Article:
My article "Prescriptive Jurisdiction in Securities Regulations and ICOs (Initial Coin Offerings)" has been published ((2019) 117-4 Journal of International Law and Diplomacy pp. 1-25). It is based on my presentation in Japan and written in Japanese. The original title and citation are: 高橋宏司「証券関係法規の規律管轄権とICO (Initial Coin Offering)」国際法外交雑誌117巻4号(2019年) 1-25頁. Here is an English abstract.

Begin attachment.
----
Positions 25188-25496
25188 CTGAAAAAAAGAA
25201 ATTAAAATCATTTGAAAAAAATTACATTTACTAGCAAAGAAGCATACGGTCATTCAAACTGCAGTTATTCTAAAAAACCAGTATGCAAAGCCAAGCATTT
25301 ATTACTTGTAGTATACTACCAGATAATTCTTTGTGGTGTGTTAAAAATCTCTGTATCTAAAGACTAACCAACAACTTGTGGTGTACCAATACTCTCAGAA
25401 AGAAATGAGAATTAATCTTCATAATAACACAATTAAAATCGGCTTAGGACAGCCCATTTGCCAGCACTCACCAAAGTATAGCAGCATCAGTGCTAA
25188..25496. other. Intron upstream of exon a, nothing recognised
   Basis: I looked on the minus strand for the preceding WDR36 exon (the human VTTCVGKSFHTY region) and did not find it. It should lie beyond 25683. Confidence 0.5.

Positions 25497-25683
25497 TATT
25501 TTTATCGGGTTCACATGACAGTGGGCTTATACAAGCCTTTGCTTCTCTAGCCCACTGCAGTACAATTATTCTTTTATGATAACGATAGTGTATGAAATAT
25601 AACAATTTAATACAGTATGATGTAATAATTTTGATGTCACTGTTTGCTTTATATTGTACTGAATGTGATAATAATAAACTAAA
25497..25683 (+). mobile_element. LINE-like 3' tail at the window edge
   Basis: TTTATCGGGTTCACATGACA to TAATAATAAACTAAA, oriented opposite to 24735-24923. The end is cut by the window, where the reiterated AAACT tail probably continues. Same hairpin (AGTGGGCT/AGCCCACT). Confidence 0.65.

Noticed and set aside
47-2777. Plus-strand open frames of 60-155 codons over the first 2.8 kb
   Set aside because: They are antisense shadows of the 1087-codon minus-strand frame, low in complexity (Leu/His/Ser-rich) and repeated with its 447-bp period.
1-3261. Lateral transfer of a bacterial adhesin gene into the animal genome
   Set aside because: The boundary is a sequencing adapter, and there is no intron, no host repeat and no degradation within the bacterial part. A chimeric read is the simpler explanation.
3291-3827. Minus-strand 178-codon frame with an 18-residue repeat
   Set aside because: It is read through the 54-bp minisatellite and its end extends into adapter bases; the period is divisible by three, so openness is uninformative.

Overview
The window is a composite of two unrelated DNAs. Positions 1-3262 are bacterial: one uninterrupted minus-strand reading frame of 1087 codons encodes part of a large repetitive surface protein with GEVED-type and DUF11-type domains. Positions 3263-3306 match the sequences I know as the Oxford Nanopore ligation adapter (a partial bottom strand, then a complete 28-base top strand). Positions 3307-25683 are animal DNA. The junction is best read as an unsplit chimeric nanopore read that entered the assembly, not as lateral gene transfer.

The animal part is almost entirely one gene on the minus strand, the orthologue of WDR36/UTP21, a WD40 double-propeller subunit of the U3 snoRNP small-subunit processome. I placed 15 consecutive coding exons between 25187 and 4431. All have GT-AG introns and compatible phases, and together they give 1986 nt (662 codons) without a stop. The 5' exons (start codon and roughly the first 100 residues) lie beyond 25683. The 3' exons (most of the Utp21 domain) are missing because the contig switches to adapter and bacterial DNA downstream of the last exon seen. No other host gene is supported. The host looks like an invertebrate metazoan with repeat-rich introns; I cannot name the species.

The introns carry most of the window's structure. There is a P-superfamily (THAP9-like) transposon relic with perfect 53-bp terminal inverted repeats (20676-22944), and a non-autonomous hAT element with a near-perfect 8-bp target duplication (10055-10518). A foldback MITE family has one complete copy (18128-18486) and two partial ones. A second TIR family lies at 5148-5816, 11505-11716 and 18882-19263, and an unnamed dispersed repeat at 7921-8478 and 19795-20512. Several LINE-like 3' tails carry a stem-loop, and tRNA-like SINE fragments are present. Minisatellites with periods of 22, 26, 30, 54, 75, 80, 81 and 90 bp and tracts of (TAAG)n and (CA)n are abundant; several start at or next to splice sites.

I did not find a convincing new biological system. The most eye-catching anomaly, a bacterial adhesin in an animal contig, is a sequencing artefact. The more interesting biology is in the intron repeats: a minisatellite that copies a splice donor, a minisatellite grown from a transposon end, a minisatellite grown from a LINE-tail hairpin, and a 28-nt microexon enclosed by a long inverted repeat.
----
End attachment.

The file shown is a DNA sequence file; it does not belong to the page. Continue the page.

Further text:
The ICO is a new method of fund raising using the blockchain technology. It enables tokens to be issued on a blockchain in return for the contribution of funds in either fiat or crypto currencies. It is in vogue in recent years but has generated concern over fraud in a large number of cases. This has kindled the interests of regulators around the globe, who have been watching the space closely. While some countries have introduced an outright ban on ICOs, others have begun to see certain types of ICO tokens as securities with a view to protecting the investors. There is, however, much uncertainty as to the geographical reach of securities regulations as applicable to ICOs. As it is a question of prescriptive jurisdiction, this article begins by examining in the context of securities regulations the various principles underpinning prescriptive jurisdiction, such as the protective principle, universality principle, personality principle and territoriality principle. Since the territoriality principle is the cornerstone of prescriptive jurisdiction in securities regulations, this article proceeds to examine the various tests for the operation of the territoriality principle, such as the conduct and effects test and the transactional test to see how well they suit the regulation of securities of the traditional type. This article concludes by considering whether those tests are also fit to be applied to ICOs. Throughout this article, an intense analysis is conducted on the way the internet has affected the prescriptive jurisdiction in securities regulations and how the blockchain technology may affect it in the future.